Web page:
Catalogue of Lucio Fontana’s drawings in the works
More than 5,500 works on paper to be covered in three-volume publication, including new discoveries that shed light on Spatialism
By Gareth Harris. Web only
Published online: 14 November 2013
The critical and commercial profile of the late Italian artist Lucio Fontana (1899-1968), famous for his abstract paintings dotted with punched holes and vertical cuts, is likely to be boosted by a new catalogue raisonné of works on paper due to be published in Milan on 20 November. Divided into three volumes, the catalogue, published by Skira, includes more than 5,500 works in chronological order.
“This catalogue provides the most comprehensive information regarding Fontana’s work across a 40-year timeframe, from 1928 to 1968,” says the catalogue editor, Luca Massimo Barbero. “It includes previously unseen groups of drawings. Among the most important discoveries are numerous works made around 1940 and some extraordinary albums produced around 1946 which throw light on Spatialism [the movement founded by Fontana in 1947] and the artist’s hugely influential ‘Concetti e Ambienti spaziali’ works.”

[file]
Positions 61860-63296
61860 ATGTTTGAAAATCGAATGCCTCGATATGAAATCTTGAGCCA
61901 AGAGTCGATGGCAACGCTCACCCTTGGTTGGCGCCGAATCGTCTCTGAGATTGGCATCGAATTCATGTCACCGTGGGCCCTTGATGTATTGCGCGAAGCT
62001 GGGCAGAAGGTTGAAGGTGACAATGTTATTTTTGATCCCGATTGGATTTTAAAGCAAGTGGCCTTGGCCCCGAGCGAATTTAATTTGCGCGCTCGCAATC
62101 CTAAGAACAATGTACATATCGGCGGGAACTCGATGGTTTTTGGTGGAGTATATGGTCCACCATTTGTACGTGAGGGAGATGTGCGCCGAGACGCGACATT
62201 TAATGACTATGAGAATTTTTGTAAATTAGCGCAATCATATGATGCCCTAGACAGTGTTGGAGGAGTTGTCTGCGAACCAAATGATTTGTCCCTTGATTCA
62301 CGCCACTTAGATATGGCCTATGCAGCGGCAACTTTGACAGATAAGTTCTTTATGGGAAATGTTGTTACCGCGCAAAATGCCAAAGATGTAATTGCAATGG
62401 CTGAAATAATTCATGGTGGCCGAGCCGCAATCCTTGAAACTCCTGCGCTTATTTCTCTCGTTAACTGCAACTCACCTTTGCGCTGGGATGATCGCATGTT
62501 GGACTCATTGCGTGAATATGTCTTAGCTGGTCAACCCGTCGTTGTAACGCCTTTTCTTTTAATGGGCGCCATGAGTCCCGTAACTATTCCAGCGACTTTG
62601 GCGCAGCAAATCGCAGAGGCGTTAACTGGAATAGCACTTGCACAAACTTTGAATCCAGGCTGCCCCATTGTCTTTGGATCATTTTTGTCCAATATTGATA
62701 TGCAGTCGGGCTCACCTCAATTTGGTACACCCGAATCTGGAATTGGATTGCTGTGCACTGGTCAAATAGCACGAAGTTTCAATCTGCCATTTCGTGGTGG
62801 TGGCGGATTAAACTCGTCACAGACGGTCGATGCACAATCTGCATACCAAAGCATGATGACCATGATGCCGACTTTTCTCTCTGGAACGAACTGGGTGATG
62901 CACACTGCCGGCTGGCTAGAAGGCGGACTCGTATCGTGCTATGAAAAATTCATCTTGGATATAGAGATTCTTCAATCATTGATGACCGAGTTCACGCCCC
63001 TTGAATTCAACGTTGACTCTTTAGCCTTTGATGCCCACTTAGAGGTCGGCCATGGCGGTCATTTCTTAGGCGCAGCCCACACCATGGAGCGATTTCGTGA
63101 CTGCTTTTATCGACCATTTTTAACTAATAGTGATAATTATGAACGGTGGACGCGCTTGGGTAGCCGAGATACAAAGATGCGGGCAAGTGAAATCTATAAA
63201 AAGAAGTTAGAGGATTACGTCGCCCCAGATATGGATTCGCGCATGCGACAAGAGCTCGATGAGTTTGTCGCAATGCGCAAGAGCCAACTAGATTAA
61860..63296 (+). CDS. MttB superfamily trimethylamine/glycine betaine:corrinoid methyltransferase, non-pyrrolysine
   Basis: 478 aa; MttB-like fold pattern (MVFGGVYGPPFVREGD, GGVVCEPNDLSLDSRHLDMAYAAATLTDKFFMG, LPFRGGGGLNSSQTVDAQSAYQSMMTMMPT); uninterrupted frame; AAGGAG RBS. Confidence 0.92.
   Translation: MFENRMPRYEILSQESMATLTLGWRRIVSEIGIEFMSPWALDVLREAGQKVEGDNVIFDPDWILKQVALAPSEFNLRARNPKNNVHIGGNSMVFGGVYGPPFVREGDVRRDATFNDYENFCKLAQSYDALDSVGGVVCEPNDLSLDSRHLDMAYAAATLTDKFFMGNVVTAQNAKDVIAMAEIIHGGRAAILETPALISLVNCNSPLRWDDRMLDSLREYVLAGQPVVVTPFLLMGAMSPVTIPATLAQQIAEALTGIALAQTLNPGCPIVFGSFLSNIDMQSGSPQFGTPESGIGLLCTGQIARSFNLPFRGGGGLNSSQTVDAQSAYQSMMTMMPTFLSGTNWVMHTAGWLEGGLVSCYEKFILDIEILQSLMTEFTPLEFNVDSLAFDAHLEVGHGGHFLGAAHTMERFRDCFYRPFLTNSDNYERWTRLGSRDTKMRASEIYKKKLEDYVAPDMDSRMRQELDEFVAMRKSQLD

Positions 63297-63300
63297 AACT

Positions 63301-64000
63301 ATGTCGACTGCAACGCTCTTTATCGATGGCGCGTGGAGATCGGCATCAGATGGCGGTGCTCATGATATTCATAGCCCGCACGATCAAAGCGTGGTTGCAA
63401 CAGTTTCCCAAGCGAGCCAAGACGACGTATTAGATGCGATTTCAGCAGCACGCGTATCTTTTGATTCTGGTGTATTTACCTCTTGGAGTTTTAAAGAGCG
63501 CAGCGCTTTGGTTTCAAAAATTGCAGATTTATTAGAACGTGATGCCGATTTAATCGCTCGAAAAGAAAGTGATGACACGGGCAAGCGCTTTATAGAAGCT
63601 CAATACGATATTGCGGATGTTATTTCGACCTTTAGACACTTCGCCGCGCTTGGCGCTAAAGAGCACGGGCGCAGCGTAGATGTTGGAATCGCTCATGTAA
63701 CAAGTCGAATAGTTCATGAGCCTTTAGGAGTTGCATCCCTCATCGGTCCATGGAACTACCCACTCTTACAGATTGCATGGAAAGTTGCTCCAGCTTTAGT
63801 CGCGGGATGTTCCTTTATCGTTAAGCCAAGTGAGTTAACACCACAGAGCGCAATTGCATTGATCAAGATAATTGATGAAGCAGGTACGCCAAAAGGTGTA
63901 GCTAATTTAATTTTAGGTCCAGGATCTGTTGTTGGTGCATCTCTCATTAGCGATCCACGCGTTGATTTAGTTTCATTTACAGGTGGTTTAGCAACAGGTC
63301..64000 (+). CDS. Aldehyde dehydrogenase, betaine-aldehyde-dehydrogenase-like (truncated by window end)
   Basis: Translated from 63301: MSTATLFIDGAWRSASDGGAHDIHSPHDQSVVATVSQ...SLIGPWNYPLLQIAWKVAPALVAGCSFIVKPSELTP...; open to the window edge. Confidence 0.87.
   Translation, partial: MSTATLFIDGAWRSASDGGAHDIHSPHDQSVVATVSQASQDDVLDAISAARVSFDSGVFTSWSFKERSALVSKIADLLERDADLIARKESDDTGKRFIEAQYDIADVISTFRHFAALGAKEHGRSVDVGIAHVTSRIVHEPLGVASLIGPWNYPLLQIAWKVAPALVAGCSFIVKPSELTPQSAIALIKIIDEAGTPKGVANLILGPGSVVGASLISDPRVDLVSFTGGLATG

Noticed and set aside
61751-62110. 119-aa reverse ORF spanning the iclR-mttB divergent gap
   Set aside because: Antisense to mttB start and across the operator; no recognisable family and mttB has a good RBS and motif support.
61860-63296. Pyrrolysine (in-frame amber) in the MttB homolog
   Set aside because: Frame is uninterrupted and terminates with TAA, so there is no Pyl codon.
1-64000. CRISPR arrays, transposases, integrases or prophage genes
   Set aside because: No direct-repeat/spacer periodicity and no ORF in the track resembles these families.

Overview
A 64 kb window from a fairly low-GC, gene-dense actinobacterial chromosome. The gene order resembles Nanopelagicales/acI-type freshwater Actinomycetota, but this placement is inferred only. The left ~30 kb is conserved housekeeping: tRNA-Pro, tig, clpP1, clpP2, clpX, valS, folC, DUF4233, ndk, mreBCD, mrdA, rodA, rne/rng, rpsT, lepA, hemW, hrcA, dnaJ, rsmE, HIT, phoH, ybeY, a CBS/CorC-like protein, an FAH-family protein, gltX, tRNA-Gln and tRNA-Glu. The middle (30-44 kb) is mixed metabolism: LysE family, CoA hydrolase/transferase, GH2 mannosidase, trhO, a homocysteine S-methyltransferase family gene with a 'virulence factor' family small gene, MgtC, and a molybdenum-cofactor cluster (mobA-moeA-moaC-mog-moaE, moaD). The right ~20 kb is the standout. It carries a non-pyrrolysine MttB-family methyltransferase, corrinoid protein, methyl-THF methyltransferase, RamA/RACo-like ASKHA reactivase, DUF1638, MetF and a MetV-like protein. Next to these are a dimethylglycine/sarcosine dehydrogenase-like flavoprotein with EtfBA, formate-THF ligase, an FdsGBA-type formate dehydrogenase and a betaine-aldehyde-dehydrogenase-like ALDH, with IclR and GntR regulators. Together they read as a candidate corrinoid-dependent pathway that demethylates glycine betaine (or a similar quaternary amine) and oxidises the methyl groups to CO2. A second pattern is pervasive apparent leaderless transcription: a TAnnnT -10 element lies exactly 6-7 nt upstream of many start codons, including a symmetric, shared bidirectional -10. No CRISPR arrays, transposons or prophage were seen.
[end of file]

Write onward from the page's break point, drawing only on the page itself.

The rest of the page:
The Milan-based Fondazione Lucio Fontana has been instrumental in producing the volume. “This publication came about through the partnership with the foundation. I sourced all the works from the organisation, which I studied and catalogued,” says Barbero, the former director of the Macro contemporary art centre in Rome. Enrico Crispolti, the Italian scholar who edited the two-volume 2006 catalogue raisonné of Fontana’s paintings, sculptures and environments, has written an introduction, while Nina Ardemagni Laurini and Silvia Ardemagni are publication co-editors.
A section on architecture highlights Fontana’s links before the Second World War with modernist architectural movements such as the Rationalism school in Milan. “Fontana had a visceral connection with architecture from the 1930s onwards,” Barbero says. “This is reflected, for instance, in the exhibition space he designed for an exhibition of his works at the 1966 Venice Biennale.”
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